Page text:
After a two-day jury trial, Salcedo moved for judgment of acquittal on the obscenity counts under Federal Rule of Criminal Procedure 29, arguing that "the Government did not prove that . . . the picture of the penis was obscene material [or that Salcedo] . . . attempted to transfer any type of obscene material to any minor." The district court denied the motion, Salcedo rested his case, and the jury found Salcedo guilty on all four counts. The district court granted Salcedo a downward variance from the Guidelines range, sentencing him to concurrent terms of 168 months in prison and five years of supervised release, for the first and second counts, and 60 months in prison and three years of supervised release, for the third and fourth counts, with a $100 special assessment per count. Salcedo appeals the denial of his motion for judgment of acquittal on the obscenity counts.

         II

         Although we review the denial of a motion for judgment of acquittal de novo, we are "highly deferential to the verdict."[2] We "will affirm if a reasonable trier of fact could conclude the elements of the offense were established beyond a reasonable doubt, viewing the evidence in the light most favorable to the verdict and drawing all reasonable inferences from the evidence to support the verdict."[3]

         These well-settled principles differ in the context of obscenity. "While the definition of obscenity is a legal conclusion, whether a work qualifies as obscenity vel non as applied to the facts of a particular case is a question of fact."[4] Because of the First Amendment implications of obscenity laws, however, we must exercise "independent constitutional judgment as to the obscenity of the materials in question."[5]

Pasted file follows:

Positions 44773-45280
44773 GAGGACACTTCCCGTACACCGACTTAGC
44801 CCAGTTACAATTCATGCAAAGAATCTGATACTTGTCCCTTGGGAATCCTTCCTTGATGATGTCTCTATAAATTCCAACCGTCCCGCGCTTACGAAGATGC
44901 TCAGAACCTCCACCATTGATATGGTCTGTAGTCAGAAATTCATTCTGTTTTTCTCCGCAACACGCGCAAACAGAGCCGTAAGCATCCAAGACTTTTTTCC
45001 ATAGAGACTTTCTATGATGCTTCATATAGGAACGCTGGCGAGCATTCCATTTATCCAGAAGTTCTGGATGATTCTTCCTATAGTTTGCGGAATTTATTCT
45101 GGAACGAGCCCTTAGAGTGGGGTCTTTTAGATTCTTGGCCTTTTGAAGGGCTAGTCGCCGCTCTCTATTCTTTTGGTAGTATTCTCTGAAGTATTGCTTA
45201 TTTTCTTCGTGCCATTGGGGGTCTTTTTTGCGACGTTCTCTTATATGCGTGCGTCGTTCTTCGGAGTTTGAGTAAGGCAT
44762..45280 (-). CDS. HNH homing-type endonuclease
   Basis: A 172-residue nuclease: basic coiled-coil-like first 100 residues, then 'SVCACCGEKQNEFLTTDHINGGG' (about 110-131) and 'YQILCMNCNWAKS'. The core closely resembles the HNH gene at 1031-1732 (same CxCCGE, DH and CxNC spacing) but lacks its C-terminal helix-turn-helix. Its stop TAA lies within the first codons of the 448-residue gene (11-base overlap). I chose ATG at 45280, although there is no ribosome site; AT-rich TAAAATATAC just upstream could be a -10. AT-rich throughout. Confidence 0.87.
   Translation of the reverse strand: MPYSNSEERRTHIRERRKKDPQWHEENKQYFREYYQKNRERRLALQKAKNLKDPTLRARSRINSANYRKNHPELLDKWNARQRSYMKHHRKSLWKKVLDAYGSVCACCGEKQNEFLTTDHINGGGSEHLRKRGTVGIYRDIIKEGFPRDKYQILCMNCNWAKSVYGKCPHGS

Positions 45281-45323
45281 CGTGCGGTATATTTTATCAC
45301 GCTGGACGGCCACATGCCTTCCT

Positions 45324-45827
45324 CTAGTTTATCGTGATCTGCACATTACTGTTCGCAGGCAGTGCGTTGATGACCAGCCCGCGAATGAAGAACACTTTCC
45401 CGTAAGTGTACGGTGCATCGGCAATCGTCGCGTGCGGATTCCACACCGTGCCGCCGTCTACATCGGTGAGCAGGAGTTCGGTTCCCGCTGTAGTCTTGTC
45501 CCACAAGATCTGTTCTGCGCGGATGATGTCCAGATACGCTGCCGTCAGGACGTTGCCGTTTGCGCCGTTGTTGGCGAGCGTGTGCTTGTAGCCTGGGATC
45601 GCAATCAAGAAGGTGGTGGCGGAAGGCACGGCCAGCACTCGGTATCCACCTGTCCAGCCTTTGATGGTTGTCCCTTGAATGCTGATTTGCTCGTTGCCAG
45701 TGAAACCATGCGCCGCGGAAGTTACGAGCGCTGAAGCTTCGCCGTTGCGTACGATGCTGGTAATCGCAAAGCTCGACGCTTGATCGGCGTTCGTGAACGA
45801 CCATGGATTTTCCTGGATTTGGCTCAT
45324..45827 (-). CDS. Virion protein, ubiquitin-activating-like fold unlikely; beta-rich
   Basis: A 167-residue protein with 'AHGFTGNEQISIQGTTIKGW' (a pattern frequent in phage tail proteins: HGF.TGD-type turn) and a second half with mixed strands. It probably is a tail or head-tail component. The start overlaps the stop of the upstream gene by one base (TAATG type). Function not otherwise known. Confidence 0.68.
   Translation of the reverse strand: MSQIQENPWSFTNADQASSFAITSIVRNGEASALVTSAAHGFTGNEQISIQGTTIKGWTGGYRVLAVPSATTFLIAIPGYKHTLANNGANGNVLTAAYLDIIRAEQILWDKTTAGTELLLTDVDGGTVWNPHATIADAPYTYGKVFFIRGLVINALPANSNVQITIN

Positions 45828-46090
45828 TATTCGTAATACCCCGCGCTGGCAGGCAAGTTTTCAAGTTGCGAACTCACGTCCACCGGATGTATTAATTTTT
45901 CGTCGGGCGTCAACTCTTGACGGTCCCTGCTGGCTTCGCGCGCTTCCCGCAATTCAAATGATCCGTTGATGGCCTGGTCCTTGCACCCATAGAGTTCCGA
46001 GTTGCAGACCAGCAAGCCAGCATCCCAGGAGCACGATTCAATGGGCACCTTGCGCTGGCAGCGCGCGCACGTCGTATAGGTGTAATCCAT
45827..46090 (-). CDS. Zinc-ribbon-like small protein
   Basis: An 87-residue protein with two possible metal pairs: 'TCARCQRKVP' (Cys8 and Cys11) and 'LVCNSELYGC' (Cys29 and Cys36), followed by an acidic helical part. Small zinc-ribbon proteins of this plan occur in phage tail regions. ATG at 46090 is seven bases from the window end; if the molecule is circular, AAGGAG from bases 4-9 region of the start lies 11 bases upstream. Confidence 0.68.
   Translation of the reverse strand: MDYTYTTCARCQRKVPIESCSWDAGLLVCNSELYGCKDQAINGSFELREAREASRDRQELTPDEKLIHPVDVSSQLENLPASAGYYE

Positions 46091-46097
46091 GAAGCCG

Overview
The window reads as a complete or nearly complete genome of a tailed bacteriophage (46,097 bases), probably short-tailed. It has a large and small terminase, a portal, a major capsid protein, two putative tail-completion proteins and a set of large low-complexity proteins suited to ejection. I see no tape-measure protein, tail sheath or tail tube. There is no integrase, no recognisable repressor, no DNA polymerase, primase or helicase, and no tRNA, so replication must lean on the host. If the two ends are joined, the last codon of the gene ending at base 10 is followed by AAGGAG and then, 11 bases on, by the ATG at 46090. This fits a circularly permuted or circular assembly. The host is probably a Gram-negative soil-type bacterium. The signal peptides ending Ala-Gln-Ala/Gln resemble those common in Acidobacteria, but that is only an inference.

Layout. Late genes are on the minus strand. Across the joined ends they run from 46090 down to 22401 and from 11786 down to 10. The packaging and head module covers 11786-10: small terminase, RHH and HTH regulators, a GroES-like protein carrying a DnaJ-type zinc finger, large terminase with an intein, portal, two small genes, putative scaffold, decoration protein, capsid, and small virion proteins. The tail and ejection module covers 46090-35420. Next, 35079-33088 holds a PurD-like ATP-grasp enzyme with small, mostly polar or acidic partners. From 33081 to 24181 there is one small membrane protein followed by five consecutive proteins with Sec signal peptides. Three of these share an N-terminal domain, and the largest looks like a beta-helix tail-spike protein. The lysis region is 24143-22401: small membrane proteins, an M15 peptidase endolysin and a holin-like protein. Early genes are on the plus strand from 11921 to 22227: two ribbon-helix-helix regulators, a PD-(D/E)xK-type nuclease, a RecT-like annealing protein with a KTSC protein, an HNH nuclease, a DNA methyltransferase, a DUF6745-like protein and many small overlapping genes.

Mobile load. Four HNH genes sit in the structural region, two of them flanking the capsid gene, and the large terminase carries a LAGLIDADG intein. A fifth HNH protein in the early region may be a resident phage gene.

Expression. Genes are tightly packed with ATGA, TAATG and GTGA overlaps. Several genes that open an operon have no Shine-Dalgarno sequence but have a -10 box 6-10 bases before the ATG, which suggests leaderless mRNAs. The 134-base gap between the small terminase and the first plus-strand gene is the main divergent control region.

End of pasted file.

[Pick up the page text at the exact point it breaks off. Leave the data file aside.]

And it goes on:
Our caselaw does not settle what this "independent constitutional judgment" entails. At a minimum, "an appellate court could refuse to uphold a fact-finder's determination of obscenity where it would be 'wholly at odds' with Miller-e.g., where a jury based an obscenity conviction 'upon a defendant's depiction of a woman with a bare midriff.'"[6] Albeit in unpublished decisions, we have repeatedly affirmed obscenity-related convictions because a reasonable juror applying contemporary community standards could determine that the material at issue satisfied Miller's second prong.[7] But Salcedo urges us to conduct something closer to a de novo review of whether the photograph at issue was obscene, arguing that sufficiency-of-the-evidence review does not comport with our responsibility to independently safeguard the First Amendment's protections. We need not fully resolve what degree of scrutiny is appropriate. Instead, as we will explain, even a de novo review of the photograph establishes its obscenity under section 1470.

         III

         A conviction under 18 U.S.C. § 1470 requires proof that the defendant knowingly attempted to transfer obscene material to a minor under the age of 16 through the mail or any means of interstate or foreign commerce.[8] Section 1470 allows for conviction even where the minor was fictitious, as in this law enforcement operation, so long as the defendant attempted to engage in conduct that otherwise would have been prohibited if the minor were real.[9]

         A

         Salcedo first challenges the jury's determination that the image he sent Escobar was obscene. Miller v. California established a three-part test for whether material is ...